Our official policy is to turn away scientists in order to make room for illiterate Pakistani peasants who will drop out of high school to man coffee carts until deciding to plot a terrorist attack against the United States. That's this week's immigration poster boy, Najibullah Zazi.
Zazi's own step-uncle said of him: "He was a dumb kid, believe me." Our immigration officials said, WELCOME, ZAZI!... Oops, sorry Swedish scientists and nuclear engineers -- no room for you.
(...)You can chalk this up to my ignorance, but I really didn't know that the United States had an immigration policy specifically set up for easier third world access and limited accessibility for educated immigrants. I don't know that this is necessarily a bad thing, but if the people coming here are not willing to support themselves and abide by US laws, then it is a bad thing. And likewise not aggressively inviting educated people who want to contribute to our society by working in it is a bad thing.
For this we can thank the late, lamented Teddy Kennedy, who altered our immigration laws in 1965 to ensure massive immigration from the Third World while severely limiting the number of Europeans who could come here.
And that's legal immigration. When it comes to illegal immigration, Americans are in a sputtering rage about politicians' obtuse refusal to address the problem.
Democrats look at immigration as a way to increase their voter rolls, and Republicans look at immigration as a way to get cheap labor for big business. Any Americans who disagree with our all-Third World immigration flow are called "racists."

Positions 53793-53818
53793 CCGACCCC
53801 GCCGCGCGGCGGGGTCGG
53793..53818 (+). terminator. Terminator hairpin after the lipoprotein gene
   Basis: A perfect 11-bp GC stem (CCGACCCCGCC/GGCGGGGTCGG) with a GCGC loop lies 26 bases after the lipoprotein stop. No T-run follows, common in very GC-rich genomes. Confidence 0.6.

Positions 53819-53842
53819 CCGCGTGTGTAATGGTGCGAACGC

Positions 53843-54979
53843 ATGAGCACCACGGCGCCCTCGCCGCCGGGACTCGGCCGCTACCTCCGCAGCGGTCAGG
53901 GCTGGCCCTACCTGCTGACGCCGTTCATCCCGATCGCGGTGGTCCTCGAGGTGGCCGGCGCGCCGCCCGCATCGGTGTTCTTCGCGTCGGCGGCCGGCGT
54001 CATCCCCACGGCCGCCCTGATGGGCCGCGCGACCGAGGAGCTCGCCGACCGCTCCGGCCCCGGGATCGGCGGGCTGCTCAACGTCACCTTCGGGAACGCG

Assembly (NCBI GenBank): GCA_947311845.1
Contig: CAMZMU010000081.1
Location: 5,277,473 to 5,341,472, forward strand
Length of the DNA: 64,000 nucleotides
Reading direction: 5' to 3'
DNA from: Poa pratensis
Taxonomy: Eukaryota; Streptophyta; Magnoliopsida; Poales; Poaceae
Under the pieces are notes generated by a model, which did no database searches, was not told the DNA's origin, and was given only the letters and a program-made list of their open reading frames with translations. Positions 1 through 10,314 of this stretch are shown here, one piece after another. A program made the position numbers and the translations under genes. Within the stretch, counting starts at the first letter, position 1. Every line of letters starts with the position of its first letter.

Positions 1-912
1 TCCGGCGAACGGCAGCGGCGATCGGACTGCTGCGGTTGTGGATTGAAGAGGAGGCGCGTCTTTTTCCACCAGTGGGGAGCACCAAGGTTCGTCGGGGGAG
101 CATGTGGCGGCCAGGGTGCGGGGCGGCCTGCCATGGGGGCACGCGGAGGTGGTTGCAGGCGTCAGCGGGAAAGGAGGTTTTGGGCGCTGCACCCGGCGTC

This is why Democrats and establishment Republicans are desperate to talk Mitt Romney into flip-flopping on his immigration positions. He's with Americans.
In a novel thought, Romney proposes that we grant citizenship to people who would make America a better place, repeatedly saying that he would like to "staple a green card" to the diplomas of foreigners who receive Ph.D.s in math or the hard sciences. He may be the first national politician in two generations who thinks we should use legal immigration to get our average up.
Here is more of the common sense in Romney's immigration policy, that I talked about last week when Ann Coulter brought it up the first time.
During a primary debate last September, Romney said simply: "Of course we build a fence, and of course we do not give in-state tuition credits to people who come here illegally. That only attracts people to come here and take advantage of America's great beneficence." (These are the positions he took and enforced as governor of one of the most liberal states in the country.)She's right, whether we like it or not. And so it Mitt Romney.
I would add that the absolute worst thing we could do is grant citizenship to illegal immigrant children brought here by their parents -- as the various DREAM acts do. What stronger magnet could we devise than offering citizenship to a person's children? (The parents will then become citizens, anyway, under our phony "family reunification" policy.)
Instead of drafting bills, such as the DREAM act, to give illegal aliens benefits, can't we all agree that the very first thing we have to do is seal the border? Otherwise, it's like mopping the floor before turning off the bathtub spigot.